If you missed the launch of Three UK’s sub-brand Smarty on 31 August, you were not alone.
Smarty – a digital, low-cost, SIM-only offering that turns unused data from each month into a discount off the next bill – did not get a big bang launch with an advertising onslaught, celebrity endorsement and media interviews with the CEO.
A few stories began to trickle out in the press as the Smarty website appeared alongside Facebook and Twitter accounts, but there was no official commentary from Three.
This week, European Communications caught up with Adaptive Lab – a self-styled design and innovation consultancy – that Three hired to help develop its new offering.
Daniel O'Connell, Product Strategist at Adaptive Lab, worked on Smarty and says initial market research revealed people feeling ripped off by “sneaky back door charges” and being locked in to contracts.
“Smarty’s mission is to put trust back into mobile,” O'Connell says.
The brand’s simplicity, fairness and honesty tagline is designed to convey that, but it is hard to stand out in a crowded market that includes the likes of O2’s giffgaff, Dixon Carphone’s iD and Lebara among many others.
Indeed, Smarty launched the very same week that Vodafone unveiled its own sub-brand, VOXI, which trumpets endless social data to under 25s.
But what is arguably more interesting than the offer itself is how Three and Adaptive have gone about developing the sub-brand and how that might help to transform the way operators work.
Part of what Adaptive Lab likes to say it specialises in is building “beta businesses”.
In short, its mantra is that business is not just about the creation of an end product – it is increasingly about the process of creation that will define success.
While this might sound the sort of line a management consultant would utter, in a world where telcos are investing a lot of time and money on digital transformation programmes it is timely and important.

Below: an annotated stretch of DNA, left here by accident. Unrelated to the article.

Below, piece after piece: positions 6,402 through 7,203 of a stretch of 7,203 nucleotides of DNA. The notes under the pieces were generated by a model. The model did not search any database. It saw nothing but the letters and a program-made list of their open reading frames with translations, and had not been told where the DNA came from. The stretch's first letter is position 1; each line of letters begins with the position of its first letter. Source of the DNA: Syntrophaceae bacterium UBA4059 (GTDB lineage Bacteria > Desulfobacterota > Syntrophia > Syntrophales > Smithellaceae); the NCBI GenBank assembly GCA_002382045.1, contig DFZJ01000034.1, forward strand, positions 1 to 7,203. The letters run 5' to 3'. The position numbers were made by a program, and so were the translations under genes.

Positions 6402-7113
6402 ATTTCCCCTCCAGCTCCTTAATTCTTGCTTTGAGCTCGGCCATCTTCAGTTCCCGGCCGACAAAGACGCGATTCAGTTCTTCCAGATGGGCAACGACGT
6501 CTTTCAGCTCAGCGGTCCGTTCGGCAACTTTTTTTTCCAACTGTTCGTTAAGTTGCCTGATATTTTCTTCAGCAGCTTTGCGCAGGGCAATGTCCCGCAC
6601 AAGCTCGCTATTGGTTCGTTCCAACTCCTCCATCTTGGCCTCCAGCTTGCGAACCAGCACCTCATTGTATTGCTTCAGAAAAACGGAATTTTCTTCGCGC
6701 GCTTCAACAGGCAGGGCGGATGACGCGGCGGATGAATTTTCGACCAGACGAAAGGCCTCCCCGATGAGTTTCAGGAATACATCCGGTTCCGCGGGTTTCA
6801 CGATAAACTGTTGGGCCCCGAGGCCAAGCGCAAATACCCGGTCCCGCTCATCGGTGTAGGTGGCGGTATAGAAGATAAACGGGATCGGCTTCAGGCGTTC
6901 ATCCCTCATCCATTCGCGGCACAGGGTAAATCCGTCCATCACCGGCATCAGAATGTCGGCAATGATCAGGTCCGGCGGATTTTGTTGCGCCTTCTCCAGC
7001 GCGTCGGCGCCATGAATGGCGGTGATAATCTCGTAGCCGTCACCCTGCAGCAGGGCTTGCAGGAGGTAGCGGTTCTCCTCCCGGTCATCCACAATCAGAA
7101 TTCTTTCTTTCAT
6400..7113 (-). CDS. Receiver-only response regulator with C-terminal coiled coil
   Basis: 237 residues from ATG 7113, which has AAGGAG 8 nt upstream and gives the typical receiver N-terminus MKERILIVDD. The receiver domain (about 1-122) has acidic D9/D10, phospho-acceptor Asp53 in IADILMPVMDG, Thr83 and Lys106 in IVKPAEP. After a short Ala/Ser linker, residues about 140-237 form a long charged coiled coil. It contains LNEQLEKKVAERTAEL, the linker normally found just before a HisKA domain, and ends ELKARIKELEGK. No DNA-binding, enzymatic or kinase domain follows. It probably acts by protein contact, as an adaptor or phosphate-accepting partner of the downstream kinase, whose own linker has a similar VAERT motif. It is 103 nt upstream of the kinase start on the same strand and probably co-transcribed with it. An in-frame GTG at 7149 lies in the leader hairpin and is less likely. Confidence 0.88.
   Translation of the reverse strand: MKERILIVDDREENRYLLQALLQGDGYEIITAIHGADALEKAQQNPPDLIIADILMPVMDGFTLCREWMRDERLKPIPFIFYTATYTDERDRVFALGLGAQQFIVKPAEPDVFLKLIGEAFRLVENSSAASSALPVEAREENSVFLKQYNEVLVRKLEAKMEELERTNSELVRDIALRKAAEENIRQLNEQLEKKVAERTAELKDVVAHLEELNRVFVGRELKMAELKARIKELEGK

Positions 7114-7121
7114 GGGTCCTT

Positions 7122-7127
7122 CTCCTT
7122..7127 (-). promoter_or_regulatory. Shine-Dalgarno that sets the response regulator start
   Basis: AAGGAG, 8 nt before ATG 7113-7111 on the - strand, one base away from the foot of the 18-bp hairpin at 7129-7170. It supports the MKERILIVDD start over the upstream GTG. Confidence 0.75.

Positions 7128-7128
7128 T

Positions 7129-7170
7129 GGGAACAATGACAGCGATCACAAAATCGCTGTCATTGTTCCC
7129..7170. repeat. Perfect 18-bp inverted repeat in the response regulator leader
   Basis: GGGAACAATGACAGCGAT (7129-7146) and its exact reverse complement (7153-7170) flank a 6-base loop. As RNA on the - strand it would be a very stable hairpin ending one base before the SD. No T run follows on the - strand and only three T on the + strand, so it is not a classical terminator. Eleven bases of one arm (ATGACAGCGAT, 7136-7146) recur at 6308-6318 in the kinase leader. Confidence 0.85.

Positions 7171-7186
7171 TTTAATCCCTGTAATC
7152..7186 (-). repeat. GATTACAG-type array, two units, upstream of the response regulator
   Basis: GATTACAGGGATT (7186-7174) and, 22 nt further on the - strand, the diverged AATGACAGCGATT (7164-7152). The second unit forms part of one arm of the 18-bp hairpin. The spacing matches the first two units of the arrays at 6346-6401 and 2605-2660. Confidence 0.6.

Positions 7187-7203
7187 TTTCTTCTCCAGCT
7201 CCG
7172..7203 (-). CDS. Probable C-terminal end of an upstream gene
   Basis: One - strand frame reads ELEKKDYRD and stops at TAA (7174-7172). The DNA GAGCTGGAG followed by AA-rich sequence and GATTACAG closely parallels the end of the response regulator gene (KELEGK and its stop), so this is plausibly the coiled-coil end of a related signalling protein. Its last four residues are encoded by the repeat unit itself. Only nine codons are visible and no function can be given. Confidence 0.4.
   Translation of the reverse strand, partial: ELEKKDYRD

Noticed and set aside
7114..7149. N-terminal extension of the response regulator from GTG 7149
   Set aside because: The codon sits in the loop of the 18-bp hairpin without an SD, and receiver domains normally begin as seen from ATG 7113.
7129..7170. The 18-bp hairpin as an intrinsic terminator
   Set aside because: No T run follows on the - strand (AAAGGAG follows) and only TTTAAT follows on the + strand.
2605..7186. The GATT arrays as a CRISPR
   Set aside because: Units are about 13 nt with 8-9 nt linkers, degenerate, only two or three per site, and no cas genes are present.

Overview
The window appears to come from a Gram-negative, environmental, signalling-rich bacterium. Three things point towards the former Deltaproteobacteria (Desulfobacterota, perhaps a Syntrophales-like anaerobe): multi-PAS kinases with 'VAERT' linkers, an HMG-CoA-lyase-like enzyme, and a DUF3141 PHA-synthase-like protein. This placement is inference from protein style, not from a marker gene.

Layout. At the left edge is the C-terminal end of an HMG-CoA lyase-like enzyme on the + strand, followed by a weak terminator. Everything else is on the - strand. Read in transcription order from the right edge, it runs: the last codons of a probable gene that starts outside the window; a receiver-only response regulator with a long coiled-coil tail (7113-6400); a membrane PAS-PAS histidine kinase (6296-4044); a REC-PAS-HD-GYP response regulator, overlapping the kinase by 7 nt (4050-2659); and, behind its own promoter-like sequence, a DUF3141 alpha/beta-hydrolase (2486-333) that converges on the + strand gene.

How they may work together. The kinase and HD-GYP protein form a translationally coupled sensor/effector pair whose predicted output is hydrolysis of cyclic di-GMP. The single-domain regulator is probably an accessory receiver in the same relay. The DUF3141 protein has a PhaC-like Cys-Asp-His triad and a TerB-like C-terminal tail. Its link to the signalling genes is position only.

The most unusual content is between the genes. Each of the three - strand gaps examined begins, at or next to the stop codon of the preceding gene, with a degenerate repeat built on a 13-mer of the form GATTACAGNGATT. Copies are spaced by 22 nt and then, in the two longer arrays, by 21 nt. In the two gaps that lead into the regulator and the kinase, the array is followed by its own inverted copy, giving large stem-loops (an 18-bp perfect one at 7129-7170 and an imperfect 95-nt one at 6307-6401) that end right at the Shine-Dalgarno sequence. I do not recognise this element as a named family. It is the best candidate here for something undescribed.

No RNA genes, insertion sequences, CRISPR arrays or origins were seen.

“Three is a really interesting company,” says O'Connell.
“I think Smarty was an experiment in working practices as well as an experiment in the mobile market.
“It was given a mandate to challenge working models of the mothership.”
The Smarty team was drawn from a few different places, including Three and Adaptive, and given a punchy six-month deadline to create, develop and launch an offering.
O'Connell says Smarty was established as a start-up and took the minimum viable product approach – launching with just enough features to satisfy early adopters.
For example, you cannot call abroad with a Smarty SIM and roaming is not yet available.
It’s all about iterating, O'Connell says.
“We had to make some interesting decisions around how minimal to make the product,” he explains.
“There were points where it became it clear we had to make difficult choices to meet the deadline.
“We had to take a red pen to what we were trying to build.”
Another challenge was what O'Connell describes as “maintaining the rigour of being customer focused”.
He explains: “The easy thing to do is to say ‘Let’s not bother with this round of customer testing as we don’t have time.’”
Unsurprisingly, given its below the radar launch, details about how Smarty is performing remain under wraps at Three.
O'Connell thinks 2018 is going to be an interesting year as it is set up for “a battle of the sub-brands”.
He adds: “It’s about meeting the needs of different groups and being able to react fast.
“[The companies] that will be successful will be those that meet needs of customers.”
But he is also clear that the benefits of Smarty’s approach could be much wider than reducing churn or attracting new customers.
“Beta businesses are what big companies need to do to succeed in the long term,” he says.
“They need to be more experimental and behave more like start-ups than big corporations.”